I guess someone should have mentioned to the NSLC that it is very hard to prove that a casino caused direct harm to someone or a situation.
Barron is right about this. More and more people are suffering and the casino industry does not have many (or enough) regulations upon it. I do believe it will go the way of the tobacco industry and we'll see a ton of "truth" commercials in about ten years. Until that time, the nationwide honeymoon phase will continue; and I am unwilling to blame Don Barden for this national and international obsession. Human beings enjoy being self-destructive, don't we?
It thus behooves the conference to obtain solid baseline data on existing levels of problem gambling on the North Side, because gambling addiction typically doubles in the immediate vicinity of a new casino. With the social cost of each addicted gambler estimated at about $13,000, that's a $5 million- to $10 million-a-year tab the conference might be able to stick to Mr. Barden.
So true. But before and during that time, this is also very much the responsibility of the City and the State.
Ironically, had the conference taken its cue from the neighborhood groups and opposed Mr. Barden's proposal rather than cozying up to him, it might not have a casino to deal with at all.
I'm not sure about that, Bruce. The people in Philadelphia (CasinoFree Philly) are still fighting a very tough battle that is quite honorable but is still ongoing; and they have actual paid organizers and staff members at their disposal. If this same battle would have taken this long in Pittsburgh, the Isle of Capri's temporary casino on the Melody Lot site would have been opened for close to six months now. The fact of the matter is that for some reason, people are thoroughly enjoying giving their hard-earned money away. So, what do you do?
Instead, it laid down passively while vociferous Hill District opposition to Isle of Capri helped to make Mr. Barden's Majestic Star a winner.
As the organizer of such "vociferous Hill District opposition" (otherwise known as the Raise Your Hand! No Casino on the Hill Campaign), I will effectively take my bow with the entire community of folks here and across the nation who assisted us. However, I must remind everyone that the Hill's win is the City's win because the "Pittsburgh First" plan was the only one to place its Casino right within the street grid of our neighborhood and in our front yard. I am now pushing a request to make sure there is no casino in anyone's residential community from this point forward.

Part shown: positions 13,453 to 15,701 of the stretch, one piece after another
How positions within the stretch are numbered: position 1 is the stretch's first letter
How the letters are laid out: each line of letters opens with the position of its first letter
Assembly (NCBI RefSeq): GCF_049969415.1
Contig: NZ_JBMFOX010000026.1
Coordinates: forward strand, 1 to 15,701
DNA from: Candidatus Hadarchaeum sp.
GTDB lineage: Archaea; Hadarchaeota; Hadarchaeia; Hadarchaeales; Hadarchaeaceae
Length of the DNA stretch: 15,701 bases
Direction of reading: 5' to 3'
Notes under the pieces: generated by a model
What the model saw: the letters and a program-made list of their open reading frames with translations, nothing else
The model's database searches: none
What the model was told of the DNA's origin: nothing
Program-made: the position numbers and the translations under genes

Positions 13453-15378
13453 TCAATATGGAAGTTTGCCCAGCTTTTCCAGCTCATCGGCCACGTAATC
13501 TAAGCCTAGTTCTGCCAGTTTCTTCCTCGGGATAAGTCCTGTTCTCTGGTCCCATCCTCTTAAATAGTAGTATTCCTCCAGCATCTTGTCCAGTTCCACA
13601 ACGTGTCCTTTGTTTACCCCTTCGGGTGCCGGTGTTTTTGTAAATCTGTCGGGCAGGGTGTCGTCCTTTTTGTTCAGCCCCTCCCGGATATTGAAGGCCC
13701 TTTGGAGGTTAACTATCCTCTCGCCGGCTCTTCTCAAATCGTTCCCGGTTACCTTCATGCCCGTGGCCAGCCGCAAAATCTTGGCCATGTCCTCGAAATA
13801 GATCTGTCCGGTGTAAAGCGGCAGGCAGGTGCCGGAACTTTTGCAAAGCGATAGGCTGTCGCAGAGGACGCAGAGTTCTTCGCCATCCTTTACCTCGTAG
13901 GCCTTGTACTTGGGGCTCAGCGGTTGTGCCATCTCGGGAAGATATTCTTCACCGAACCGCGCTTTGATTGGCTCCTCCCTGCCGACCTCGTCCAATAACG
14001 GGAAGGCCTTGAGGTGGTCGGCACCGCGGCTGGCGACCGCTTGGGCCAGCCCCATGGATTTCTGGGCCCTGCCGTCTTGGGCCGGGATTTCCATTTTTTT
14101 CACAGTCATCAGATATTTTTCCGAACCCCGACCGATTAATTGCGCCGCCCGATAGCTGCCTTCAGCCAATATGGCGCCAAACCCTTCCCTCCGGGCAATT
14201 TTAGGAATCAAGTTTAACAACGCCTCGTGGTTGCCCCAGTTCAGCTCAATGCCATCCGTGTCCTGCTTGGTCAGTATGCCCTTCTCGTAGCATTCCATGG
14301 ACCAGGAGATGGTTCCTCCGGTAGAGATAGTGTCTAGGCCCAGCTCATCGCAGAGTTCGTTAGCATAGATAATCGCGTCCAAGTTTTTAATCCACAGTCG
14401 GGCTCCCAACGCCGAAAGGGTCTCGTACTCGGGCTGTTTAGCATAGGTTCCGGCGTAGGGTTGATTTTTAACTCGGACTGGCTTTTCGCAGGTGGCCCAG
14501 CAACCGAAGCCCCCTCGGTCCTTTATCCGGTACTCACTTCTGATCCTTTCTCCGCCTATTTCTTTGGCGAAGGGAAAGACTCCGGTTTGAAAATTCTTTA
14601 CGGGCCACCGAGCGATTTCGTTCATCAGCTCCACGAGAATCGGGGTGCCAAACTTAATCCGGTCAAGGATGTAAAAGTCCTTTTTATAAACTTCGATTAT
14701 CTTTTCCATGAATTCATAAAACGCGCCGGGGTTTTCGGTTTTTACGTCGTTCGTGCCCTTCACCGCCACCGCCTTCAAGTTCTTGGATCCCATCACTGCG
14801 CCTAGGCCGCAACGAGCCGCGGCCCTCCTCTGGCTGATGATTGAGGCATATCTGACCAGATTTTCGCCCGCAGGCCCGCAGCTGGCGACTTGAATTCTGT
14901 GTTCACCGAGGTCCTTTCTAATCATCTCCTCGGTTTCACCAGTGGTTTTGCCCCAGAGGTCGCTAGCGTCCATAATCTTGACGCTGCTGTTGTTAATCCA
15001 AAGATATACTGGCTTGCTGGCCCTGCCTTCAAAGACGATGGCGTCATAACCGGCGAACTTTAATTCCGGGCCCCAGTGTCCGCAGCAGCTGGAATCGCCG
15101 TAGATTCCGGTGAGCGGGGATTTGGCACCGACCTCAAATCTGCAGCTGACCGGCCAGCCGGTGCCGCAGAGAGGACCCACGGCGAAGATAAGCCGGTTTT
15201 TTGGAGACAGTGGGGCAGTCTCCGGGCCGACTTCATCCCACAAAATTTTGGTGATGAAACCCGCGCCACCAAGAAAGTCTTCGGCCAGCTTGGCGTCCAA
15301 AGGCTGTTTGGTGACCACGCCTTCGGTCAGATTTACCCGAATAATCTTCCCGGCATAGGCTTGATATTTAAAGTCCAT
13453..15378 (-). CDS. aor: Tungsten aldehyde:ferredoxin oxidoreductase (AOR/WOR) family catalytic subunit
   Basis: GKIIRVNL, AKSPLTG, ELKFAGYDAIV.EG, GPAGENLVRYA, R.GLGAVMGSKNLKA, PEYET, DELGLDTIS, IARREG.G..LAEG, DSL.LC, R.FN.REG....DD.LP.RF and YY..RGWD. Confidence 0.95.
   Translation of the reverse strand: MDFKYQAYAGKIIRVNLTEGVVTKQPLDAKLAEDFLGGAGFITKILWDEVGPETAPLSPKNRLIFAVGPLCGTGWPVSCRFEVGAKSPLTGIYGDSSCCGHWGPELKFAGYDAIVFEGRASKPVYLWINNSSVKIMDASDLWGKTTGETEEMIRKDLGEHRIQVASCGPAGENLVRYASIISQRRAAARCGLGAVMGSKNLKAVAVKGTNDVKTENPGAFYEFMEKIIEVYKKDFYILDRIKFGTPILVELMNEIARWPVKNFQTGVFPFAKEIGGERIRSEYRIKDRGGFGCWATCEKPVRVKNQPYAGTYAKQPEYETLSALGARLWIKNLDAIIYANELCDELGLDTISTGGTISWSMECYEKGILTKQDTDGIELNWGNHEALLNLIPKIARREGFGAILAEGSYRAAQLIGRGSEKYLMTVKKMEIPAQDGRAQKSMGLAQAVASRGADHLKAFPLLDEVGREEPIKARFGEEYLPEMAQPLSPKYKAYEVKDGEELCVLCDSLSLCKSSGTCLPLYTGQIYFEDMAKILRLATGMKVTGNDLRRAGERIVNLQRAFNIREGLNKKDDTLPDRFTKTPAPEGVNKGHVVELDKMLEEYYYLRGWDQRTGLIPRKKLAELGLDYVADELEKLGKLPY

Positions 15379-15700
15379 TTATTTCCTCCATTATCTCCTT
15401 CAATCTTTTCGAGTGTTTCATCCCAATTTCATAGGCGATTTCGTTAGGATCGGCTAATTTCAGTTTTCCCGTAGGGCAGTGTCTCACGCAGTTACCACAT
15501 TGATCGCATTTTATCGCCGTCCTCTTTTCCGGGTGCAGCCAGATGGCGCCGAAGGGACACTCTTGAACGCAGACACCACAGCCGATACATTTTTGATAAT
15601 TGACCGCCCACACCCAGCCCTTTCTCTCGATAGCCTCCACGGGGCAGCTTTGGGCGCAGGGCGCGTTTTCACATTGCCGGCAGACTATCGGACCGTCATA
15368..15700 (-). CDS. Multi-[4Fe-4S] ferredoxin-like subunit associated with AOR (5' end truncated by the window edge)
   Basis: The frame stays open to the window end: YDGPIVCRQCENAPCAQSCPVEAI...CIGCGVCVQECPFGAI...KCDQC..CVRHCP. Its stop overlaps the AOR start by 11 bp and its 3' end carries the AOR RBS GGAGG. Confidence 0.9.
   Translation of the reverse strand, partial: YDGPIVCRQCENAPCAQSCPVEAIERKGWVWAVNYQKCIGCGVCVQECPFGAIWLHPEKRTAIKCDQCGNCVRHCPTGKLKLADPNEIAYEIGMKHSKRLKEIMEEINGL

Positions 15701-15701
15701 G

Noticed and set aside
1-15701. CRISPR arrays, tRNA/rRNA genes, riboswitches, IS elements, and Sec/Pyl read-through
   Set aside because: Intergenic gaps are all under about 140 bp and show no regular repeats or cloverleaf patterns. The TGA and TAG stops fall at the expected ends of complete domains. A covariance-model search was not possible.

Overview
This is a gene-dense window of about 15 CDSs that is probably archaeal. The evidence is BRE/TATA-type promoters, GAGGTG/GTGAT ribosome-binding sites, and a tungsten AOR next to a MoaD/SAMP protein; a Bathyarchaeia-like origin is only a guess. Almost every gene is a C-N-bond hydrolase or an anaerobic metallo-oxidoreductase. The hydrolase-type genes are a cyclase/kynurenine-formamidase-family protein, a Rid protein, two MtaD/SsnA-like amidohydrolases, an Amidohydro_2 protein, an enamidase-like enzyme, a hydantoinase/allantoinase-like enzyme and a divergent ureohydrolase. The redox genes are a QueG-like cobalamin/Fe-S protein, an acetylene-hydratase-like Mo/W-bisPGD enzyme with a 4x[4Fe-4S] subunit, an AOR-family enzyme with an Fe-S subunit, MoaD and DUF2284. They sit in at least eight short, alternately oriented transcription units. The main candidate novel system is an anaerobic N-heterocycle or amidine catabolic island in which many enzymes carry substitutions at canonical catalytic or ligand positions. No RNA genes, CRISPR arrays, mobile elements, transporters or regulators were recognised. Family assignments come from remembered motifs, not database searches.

And let's be honest here: 99.9% of Pittsburgh never believed that Don Barden, an African American, had half of a chance to win the Category 2 slots license for the City of Pittsburgh. So, while Northsiders should have been more proactive, it was plain ole shortsightedness, lack of proper leadership, apathy and a healthy serving of racism that is the source of what is happening now.
Now the conference is dutifully holding casino job fairs to present Mr. Barden with a ready-made work force.
While enjoying its honeymoon with the casino, the conference has been fighting a rearguard action against a competing community organization seeking a place at the bargaining table. Twice the other night the conference forum moderator pleaded for civil discourse, asking speakers to "be a model for our children."
The raw emotions expressed at the "casino design" meeting are honest expressions of disgust, disenfranchisement and anger. I do hope, however, that Pittsburgh UNITED is not unfairly manipulating or exploiting the mostly Black, working-class and/or working-poor persons so upset at this point in time. For example, is it the most advantageous, at this point in time, to create a totally adversarial relationship with either Barden or the NSLC?
And on the flip side, one must wonder . . . how many Black people were in the room when this deal with the Northside Leadership Conference was made? And if there were any, how many of them represented the Black, working-class and/or working-poor from the Northside?
We must ask . . .
While Barron concludes:
Perhaps, at a time when gambling -- especially youth gambling -- is America's fastest-growing addiction, the conference should consider what message it sends to our children by overlooking gambling's well-documented social impacts and by portraying casinos as an honorable partner to be patronized.
Mmph. Strong words. Bruce Barron is president of No Dice, a Pittsburgh-area organization that opposes the expansion of legalized gambling in Pennsylvania (email@example.com). And he's right that adolescent gambling is America's hidden epidemic.
America's gambling explosion and the passing of Act 71 has put us all in a very awkward position. I am not willing to lay this entire burden upon the shoulders of Don Barden; and, at the same time, it's very important for all of us to understand the negative impact of the casino industry, as well as the responsibilities of the City and State.
What I did in "Dr. Goddess Goes to Jail" was to introduce a character named "Betty" who, after being tossed in jail for observing civil disobedience (a criminal act I created in my play), shared a poem that moved her cellmates as well as the multitudes of folks in the audience who came to see our ensemble production. The poem was called "Confessions of a Slots Queen" and I'll share more on that later. It is, however, one of the most popular pieces in the entire production.